Since Naxos mentions the Paris version, so will I. When Rossini moved his compositional base to Paris, he reworked some of his earlier operas. He turned the three-act Mosè in Egitto into the four-act Moïse et Pharaon, ou Le Passage de la Mer Rouge , complete with a new first act, some new characters (and good-bye to a few old ones), some new arias, and (reluctantly) a ballet. Presto, the “Azione tragico-sacra in tre atti” was now a four-act Grand Opera. When the text of this new version was translated into Italian, it was titled Mosè e Faraone (Sacred melodrama in four acts). So it wouldn’t be confused with the original three-act version, it was sometimes called Mosè Nuovo , and then shortened to Mosè. As you may surmise from its various titles, it is loosely, very loosely, based on the Biblical account of Moses parting the Red Sea. Characters and story lines appear in Mosè that have no Biblical basis.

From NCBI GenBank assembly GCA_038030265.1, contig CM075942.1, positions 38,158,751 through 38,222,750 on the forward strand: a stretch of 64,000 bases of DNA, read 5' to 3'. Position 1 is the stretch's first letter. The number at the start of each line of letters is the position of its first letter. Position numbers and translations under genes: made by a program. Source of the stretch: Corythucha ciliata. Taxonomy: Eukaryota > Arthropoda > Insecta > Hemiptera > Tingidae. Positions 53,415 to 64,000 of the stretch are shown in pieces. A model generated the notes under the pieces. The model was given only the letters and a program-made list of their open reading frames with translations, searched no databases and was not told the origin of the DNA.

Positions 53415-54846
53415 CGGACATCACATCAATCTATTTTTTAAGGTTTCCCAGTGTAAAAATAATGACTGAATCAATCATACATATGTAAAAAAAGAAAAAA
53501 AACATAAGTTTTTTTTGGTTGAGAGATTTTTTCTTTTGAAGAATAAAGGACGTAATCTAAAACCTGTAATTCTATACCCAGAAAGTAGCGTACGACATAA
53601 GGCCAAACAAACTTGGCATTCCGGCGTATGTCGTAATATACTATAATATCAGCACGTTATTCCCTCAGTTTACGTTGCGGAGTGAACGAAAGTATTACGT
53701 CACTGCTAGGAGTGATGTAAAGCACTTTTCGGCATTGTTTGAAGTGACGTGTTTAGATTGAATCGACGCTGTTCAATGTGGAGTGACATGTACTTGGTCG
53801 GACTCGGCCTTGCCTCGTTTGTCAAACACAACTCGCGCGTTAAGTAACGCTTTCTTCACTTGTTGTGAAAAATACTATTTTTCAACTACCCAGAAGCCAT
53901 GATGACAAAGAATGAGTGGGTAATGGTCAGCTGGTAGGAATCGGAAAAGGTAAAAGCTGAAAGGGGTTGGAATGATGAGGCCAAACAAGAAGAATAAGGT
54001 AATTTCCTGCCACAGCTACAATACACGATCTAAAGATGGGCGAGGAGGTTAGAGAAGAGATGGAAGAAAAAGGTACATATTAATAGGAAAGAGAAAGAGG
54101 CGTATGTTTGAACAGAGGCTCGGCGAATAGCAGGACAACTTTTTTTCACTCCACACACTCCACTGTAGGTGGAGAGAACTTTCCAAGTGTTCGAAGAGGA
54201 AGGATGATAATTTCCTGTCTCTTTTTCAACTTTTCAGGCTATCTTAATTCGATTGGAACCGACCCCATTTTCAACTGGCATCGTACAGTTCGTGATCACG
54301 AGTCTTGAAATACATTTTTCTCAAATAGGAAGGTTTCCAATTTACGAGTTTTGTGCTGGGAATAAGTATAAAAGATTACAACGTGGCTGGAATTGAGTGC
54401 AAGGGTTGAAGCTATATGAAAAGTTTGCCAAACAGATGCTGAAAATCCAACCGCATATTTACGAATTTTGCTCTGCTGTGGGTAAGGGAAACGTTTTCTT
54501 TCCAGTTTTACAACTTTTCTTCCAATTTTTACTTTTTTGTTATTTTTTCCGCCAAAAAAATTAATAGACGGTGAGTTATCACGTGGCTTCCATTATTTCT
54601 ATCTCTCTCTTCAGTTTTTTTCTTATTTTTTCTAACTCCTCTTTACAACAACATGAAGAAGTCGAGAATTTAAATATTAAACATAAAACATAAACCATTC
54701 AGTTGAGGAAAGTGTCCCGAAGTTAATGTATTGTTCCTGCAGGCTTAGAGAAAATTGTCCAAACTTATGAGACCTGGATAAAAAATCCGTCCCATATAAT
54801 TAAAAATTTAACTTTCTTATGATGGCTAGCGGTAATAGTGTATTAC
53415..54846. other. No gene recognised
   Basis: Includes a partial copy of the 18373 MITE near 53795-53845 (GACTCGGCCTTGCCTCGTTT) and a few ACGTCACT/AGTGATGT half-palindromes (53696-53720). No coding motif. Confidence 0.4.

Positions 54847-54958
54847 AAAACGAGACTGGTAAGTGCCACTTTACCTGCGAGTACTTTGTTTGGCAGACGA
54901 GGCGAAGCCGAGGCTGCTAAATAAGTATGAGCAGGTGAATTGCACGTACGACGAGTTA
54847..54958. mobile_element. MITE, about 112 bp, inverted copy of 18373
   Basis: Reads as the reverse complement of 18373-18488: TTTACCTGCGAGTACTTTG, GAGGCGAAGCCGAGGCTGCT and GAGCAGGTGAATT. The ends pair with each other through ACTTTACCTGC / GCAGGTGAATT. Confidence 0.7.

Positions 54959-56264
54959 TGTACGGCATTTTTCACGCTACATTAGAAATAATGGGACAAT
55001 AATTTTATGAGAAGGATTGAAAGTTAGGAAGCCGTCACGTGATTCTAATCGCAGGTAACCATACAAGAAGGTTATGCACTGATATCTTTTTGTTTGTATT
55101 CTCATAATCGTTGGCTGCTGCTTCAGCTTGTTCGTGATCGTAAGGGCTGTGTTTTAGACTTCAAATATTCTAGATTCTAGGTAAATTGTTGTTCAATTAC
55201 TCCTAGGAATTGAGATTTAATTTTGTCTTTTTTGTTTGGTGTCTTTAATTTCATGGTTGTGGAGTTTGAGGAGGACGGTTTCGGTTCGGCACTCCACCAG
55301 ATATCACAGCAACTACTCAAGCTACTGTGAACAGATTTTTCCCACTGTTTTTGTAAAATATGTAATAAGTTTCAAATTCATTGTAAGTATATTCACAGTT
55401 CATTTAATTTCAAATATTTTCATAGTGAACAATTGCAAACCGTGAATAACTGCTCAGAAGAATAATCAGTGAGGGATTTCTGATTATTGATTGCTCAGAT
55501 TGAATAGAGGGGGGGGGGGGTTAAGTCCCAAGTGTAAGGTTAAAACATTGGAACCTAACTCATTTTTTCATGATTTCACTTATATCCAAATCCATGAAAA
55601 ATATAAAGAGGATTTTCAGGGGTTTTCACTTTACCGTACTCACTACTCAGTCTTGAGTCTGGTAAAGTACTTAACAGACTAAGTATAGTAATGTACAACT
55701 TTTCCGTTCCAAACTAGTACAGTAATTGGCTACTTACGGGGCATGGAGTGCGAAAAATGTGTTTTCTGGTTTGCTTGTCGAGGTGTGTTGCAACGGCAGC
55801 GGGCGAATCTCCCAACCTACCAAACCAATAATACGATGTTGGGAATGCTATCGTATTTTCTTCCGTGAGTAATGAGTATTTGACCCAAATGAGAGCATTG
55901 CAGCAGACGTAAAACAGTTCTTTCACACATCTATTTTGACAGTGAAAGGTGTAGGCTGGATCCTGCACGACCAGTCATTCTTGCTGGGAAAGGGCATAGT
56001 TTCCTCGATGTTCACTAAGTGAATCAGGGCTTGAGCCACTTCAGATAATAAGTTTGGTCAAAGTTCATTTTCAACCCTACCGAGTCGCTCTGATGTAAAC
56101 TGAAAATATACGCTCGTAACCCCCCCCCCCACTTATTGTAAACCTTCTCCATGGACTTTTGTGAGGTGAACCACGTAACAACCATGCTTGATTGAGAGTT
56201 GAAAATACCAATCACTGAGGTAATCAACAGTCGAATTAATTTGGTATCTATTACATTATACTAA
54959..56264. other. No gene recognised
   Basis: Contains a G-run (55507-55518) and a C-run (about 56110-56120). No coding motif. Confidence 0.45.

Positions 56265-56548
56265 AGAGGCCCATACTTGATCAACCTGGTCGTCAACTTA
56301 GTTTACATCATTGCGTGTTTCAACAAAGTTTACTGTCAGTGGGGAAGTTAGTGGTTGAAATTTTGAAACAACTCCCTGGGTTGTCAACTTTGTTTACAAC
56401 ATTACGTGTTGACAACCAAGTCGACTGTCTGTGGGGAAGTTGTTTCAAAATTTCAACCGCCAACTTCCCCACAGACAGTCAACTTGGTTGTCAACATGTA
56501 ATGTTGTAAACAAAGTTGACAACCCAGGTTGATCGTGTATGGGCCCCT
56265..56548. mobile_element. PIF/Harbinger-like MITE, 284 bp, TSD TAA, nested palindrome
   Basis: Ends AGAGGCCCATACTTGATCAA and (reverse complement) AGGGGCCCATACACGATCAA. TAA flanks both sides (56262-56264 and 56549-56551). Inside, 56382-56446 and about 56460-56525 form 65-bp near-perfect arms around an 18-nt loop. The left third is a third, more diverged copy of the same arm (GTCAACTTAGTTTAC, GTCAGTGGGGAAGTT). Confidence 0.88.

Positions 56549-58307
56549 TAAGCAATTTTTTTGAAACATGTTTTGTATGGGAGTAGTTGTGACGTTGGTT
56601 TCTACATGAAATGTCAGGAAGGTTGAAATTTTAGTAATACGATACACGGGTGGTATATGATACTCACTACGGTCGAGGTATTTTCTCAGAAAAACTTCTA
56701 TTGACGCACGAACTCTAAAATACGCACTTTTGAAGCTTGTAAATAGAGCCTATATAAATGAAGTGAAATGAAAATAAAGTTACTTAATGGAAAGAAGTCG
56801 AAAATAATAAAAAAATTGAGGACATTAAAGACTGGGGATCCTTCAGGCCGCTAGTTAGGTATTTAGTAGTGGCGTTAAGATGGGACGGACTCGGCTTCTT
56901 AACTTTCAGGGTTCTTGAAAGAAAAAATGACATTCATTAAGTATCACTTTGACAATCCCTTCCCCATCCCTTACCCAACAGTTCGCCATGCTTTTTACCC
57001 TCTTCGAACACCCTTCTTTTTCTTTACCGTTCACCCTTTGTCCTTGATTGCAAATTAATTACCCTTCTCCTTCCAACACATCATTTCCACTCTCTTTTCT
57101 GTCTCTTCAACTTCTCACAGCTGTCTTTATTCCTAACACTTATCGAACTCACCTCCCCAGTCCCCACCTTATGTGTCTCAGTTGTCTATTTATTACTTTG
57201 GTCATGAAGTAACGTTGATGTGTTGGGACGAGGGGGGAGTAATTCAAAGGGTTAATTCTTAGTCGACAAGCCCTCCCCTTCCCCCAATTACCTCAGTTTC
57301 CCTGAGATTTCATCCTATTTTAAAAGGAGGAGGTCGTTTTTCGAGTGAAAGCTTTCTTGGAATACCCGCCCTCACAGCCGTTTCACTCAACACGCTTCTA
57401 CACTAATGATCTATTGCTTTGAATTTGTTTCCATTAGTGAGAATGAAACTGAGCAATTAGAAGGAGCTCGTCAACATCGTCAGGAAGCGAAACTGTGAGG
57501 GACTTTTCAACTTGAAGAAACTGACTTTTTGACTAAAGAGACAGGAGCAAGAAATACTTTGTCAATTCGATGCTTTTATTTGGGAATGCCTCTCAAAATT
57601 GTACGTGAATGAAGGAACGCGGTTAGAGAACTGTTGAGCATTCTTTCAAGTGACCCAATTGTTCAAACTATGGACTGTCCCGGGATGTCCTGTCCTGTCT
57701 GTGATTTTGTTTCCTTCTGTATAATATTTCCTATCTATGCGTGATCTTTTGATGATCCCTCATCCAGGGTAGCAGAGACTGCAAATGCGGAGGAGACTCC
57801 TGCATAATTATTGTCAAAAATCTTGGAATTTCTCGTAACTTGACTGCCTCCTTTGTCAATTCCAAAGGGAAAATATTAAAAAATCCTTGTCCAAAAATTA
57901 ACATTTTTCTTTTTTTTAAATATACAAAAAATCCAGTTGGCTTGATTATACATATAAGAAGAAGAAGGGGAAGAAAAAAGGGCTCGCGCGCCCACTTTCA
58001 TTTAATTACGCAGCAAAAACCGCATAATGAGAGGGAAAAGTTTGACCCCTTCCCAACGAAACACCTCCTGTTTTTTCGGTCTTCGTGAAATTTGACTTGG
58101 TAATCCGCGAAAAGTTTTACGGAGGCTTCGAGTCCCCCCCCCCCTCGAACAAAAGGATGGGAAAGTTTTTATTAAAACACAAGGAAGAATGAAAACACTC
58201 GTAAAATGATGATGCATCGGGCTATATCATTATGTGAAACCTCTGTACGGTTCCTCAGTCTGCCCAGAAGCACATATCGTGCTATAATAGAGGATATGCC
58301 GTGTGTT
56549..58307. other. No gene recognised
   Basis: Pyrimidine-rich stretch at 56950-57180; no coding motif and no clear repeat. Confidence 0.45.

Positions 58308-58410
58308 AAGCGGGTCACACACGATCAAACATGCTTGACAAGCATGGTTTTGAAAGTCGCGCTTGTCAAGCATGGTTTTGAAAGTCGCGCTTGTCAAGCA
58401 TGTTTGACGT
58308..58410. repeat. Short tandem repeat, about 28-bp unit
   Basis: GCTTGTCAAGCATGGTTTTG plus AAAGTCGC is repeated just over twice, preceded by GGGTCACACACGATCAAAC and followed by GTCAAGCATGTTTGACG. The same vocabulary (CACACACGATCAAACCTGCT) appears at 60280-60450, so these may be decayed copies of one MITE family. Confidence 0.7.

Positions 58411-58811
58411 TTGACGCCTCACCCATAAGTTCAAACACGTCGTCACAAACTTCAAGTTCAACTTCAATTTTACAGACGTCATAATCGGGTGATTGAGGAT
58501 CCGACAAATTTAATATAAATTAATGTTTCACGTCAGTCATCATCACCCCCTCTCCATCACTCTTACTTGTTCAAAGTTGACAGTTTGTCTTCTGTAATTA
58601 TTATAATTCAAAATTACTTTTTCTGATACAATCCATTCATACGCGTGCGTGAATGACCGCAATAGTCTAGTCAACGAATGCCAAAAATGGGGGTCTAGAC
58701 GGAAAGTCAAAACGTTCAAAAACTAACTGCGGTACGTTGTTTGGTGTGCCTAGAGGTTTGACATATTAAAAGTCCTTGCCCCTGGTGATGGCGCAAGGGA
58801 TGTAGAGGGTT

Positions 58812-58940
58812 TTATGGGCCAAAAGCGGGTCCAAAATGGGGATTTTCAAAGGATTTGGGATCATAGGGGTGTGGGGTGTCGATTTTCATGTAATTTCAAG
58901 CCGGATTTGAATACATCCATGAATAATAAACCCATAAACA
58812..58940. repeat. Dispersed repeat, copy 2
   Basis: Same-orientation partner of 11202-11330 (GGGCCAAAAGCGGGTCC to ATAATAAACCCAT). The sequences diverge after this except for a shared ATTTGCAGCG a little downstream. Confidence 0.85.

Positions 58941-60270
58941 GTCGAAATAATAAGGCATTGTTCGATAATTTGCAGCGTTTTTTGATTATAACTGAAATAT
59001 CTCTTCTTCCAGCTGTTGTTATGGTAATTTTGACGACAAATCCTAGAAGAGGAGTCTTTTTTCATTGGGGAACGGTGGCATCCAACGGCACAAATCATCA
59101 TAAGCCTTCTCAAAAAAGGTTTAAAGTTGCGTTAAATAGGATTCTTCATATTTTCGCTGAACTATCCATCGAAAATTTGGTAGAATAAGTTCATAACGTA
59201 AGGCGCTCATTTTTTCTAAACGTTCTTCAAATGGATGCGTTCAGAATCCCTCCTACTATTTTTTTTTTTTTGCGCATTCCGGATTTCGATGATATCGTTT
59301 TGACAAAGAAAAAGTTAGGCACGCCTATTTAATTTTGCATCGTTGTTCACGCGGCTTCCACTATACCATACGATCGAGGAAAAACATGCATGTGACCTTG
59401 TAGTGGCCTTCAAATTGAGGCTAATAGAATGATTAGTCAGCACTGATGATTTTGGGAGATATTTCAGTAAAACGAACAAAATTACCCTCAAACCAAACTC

Aside from the famous Preghiera, the most striking musical feature of Mosè in Egitto is the atmospheric lament that opens the first act (no overture precedes it). It is unlike the opening of any of Rossini’s other works, and makes an immediate impact. In the Paris version, this becomes the opening of the second act, and loses much of its novelty. Recordings of either Italian version or the French grand opera have unfortunately been rare events. Philips recorded Mosè in Egitto in 1981 with a luminous cast: Ruggero Raimondi, Siegmund Nimsgern, June Anderson, and Ernesto Palacio. Hungaroton gave us the four-act Mosè (with a few cuts and minus the ballet) under Lamberto Gardelli, also in 1981. Both are studio recordings. Philips briefly released on CD a 1956 monophonic Mosè under Serafin with Rossi-Lemeni, which is subject to a number of cuts and a cast not totally at home in the bel canto idiom. The only French Moïse I am familiar with is a two-CD set on Myto with Samuel Ramey, Cecilia Gasdia, and Shirley Verrett. Recorded live in 1975, it is also somewhat abbreviated and minus the ballet. The French version in all its glory is available on DVD. Another recording of this interesting Rossini score is always welcome, and although the Rossini in Wildbad cast does not boast a collection of well-known notables, such as the 1981 Philips recording, it is a worthy entry into the Rossini discography all the same.